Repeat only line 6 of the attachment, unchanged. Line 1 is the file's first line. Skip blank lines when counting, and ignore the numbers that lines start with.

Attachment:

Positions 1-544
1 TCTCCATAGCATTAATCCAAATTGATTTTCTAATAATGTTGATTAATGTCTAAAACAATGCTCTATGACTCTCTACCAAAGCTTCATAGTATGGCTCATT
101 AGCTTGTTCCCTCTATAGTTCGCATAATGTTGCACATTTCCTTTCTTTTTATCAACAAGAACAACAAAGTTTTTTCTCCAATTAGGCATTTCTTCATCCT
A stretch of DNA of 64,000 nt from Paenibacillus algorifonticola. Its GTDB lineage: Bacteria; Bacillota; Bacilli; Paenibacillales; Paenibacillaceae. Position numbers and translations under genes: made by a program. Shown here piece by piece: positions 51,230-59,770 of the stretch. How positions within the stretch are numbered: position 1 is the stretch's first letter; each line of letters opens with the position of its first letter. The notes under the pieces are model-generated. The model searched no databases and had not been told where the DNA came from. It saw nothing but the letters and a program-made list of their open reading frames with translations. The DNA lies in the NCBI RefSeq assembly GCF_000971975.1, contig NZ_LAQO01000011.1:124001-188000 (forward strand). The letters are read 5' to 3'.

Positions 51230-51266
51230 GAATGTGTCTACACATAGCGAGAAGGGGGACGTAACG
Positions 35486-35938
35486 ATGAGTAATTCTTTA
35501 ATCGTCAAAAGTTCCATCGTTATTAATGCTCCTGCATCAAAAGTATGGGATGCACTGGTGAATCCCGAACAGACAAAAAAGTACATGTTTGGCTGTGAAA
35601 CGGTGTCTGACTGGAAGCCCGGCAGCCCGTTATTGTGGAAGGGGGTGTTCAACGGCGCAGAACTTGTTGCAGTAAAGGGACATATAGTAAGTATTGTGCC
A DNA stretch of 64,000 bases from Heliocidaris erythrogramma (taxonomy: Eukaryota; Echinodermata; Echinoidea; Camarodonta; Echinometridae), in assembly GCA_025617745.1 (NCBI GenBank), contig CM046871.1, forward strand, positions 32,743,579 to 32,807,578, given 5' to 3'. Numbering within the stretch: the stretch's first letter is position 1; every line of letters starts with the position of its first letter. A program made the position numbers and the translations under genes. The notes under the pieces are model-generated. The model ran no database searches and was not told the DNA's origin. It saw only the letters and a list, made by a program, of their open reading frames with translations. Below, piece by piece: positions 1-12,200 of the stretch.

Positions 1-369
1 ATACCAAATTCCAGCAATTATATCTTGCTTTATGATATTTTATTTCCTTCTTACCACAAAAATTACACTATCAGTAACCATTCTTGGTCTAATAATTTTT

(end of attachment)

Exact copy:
51230 GAATGTGTCTACACATAGCGAGAAGGGGGACGTAACG